The difference in the Holy Spirit=s outpouring before and after Pentecost is well illustrated in looking at the disciples before and after that day. They were transformed. Timidity became boldness.
The gift of the Holy Spirit was purchased by the blood of Christ. The life and death of Jesus glorified the Spirit by revealing what a person completely yielded to the Spirit can do. Before Jesus, the Spirit was conceived of mainly as a power, but after Jesus, the Spirit is viewed as a Person. He has become to us the presence and power of the Risen Christ always with us.
John 7:40-42 When some from the crowd heard these words, they said, AThis really is the Prophet!@ Others said, AThis is the Messiah!@ But some said, ASurely the Messiah doesn=t come from Galilee, does He? Doesn=t the Scripture say that the Messiah comes from David=s offspring and from the town of Bethlehem, where David once lived?@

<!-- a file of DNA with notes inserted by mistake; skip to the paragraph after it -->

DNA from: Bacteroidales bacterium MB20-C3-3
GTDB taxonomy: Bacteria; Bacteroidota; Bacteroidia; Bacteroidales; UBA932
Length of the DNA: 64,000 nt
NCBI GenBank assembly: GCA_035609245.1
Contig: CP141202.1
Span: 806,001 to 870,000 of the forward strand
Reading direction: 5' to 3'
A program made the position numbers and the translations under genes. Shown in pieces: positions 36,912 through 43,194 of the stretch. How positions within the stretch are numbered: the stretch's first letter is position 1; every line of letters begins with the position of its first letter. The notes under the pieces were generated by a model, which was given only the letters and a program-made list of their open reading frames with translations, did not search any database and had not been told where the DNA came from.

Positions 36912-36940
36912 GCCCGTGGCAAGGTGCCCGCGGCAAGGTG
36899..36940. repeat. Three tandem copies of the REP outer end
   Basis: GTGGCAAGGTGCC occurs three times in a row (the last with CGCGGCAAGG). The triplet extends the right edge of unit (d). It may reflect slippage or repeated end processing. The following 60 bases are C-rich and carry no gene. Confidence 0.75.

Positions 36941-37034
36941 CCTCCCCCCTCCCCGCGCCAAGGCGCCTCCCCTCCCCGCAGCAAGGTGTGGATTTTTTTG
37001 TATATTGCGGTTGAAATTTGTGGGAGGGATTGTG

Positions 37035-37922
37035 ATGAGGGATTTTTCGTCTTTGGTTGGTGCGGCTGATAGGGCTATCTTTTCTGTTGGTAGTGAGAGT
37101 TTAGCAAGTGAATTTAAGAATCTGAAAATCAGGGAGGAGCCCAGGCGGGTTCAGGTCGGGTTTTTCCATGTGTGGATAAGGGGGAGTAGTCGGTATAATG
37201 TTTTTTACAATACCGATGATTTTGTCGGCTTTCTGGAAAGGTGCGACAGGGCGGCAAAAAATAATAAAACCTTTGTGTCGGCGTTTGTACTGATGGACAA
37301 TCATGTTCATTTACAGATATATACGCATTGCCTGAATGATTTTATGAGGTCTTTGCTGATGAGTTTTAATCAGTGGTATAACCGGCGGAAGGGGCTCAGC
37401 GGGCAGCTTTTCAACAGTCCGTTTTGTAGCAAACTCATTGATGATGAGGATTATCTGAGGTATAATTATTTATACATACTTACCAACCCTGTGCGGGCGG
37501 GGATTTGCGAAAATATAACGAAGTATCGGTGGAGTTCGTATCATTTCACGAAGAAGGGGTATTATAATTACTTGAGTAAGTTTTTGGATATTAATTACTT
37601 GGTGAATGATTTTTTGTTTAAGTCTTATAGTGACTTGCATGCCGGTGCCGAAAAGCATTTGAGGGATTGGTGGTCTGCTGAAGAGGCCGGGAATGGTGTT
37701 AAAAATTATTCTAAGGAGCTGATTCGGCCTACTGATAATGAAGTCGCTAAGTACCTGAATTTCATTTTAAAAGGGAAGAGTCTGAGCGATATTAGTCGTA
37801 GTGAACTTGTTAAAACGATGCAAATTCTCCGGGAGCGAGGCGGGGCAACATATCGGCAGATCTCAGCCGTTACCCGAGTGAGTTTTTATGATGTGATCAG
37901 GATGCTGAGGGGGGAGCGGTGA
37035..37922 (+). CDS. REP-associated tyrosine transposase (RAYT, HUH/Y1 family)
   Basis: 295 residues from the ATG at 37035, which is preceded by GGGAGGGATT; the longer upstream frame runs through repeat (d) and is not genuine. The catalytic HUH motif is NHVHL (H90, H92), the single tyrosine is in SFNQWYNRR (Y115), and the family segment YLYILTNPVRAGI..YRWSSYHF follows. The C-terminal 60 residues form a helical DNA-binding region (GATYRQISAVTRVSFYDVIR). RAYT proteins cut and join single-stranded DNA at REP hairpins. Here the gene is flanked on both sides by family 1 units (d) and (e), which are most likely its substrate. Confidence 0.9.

Many were glad to find an excuse for not believing on Jesus. A little investigation would have destroyed their shallow pretext. Jesus did come from Bethlehem, and was a descendant of David. These hypocrites wrongly handled Holy Writ to justify unbelief. They knew it looks good to have Scripture on their side. Even Satan uses Scripture. The sword of the Spirit, like other swords, can be used for suicide as well as war.
John 7:43-44 So a division occurred among the crowd because of Him. Some of them wanted to seize Him, but no one laid hands on Him.
Christ=s words divided. This will be the case as long as Earth stands. Jesus brought division, not peace (Luke 12:51). Learn from this. We can not please everyone, however true our words or however peaceful our spirit. A state of entire quiet, the absence of any religious division, often is not a healthy sign of a church=s condition. It may symptomize spiritual disease and death. The question could possibly need to be raised, AIs Christ there?@